Slack as a searchable chat-ops sink
I have been using Slack quite a lot this last year for my day-to-day work.
Late adopter as I am, I have been using it both in a geographically distributed startup as well as a tightly-knit mature company.
In both cases, it is a force multiplier.
What I will cover is how to easily utilize Slack’s API for historical data processing.
The use case
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We have a long-running business-critical process. Let’s say an automatic apple tree care-taker and harvester.
Upon hitting an important “milestone” or completing a task, it sends a message to Slack channel
Weed removal: Starting at orchard A23
Apple harvesting: Box of 30 Gala apples loaded on truck 26
The same happens for failures which need immediate operator attention.
@here Failure of harvester John Deere 25, orchard B5. Operator attention required
Having the process running for a period of time, we have the questions:
- Are failures happening more often?
- Is there a correlation with the harvester type?
- Is there a correlation with the orchard location?
Let’s get cracking!
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The API endpoint for searching messages is… umm, the
What a surprise! :-)
There are 3 things to note in this method:
This is the text you are looking for, plus any other filters (e.g. dates).
Check the extensive docs on theSlack query language.
Results will come in pages, to save bandwidth.
If you want to iterate through them, you need to utilize the pagination handles.
Last but not least, decide how you want to scroll through the messages.
Here is the anatomy of the JSON search result
…with a token
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To call the API you need to
- create a Slack application
- install it in your workspace
- …and generate the OAuth token.
To create the application, go to Slack’s apps page and click
Create New App.
Pick the right workspace where it lives in, if you belong to more than one.
This is the workspace from where you will be able to make changes to the app's settings. This is important if you plan to share the same app between multiple workspaces.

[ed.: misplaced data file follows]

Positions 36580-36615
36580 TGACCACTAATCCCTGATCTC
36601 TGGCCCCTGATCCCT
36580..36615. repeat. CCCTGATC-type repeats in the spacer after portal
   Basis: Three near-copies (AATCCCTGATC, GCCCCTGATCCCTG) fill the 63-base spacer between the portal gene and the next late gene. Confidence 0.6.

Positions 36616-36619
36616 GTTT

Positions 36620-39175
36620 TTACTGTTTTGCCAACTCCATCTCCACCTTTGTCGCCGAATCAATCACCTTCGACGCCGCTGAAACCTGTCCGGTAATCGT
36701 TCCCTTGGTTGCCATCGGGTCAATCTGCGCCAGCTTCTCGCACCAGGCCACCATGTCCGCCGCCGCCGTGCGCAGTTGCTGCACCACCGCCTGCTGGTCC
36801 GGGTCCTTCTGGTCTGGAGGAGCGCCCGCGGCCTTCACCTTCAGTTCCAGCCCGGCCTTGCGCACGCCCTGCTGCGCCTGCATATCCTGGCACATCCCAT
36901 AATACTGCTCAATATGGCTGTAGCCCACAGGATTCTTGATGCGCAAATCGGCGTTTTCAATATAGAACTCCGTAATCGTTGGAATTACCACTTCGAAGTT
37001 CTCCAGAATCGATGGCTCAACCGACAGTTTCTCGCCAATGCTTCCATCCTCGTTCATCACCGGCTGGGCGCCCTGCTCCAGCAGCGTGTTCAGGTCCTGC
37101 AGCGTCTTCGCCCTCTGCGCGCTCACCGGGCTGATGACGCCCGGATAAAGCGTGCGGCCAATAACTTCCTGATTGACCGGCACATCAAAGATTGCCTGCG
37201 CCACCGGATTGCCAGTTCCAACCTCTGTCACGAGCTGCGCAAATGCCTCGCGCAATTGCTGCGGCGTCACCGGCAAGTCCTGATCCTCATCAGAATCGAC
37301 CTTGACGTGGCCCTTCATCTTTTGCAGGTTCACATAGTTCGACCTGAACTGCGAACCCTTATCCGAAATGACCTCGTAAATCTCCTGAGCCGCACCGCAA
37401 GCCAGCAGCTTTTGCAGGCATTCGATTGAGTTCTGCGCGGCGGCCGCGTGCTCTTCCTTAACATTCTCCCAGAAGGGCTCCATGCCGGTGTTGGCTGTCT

After it has been created, you edit its features.
The only thing we are interested here are the permissioned OAuth scopes, which will allow us to call the different endpoints. In our case, the scope in question is
Finally, you need to install the app in your workspace.
If you are not the workspace’s admin, then a request is generated for them to approve. You do not need to worry about distribution, unless you plan to use it from multiple workspaces.
Once the app is added, you can access the OAuth token.
…and some code
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Tempted as you might be to write one yourself, Slack has published a number of client libraries in various languages.
I will use the Python library in a simple script.
The code can be found on Github.
We are going to generate a CSV with 5 columns:
- UTC timestamp in ISO format
- machinery type, e.g. ‘harvester’
- machinery make, e.g. ‘John Deere 25’
- farm type, e.g. ‘orchard’
- farm id, e.g. ‘B5’
First we need the query string.
From the problem description, something like
"Operator attention required" in:farm-ops will do just fine.
Then once we have located the messages in question we need to extract the fields.
A regexp pattern will work for now:
\<\!here\> Failure of (\w+) (\w\s)+\, (\w+) (\w+)\. Operator attention required. Note how
@here needs to change in the search string.
We need to initialize the Slack client passing the API token.
Reading it from an env var will do in this simple example.
Calling an API endpoint requires passing the name of it to the
api_call method, along with the URL parameter key/value pairs.
We can use the size of the
messages.matches array as an indication of whether we have reached the end of the resultset.
page_count is helpful in case we want to display progress.
Once we have our messages (the items in the
matches.messages array), we can process them.
And that’s pretty much it!
When the script runs, we will have our results in a nice CSV, ready for analysis in the tool of our choice.
You can view the full script and clone here.
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Slack is a versatile and mature communication tool.
Its open API and large number of apps and integrations allow for some extremely interesting use cases even on the free plan.
Originally published at https://sgerogia.github.io on May 18, 2019.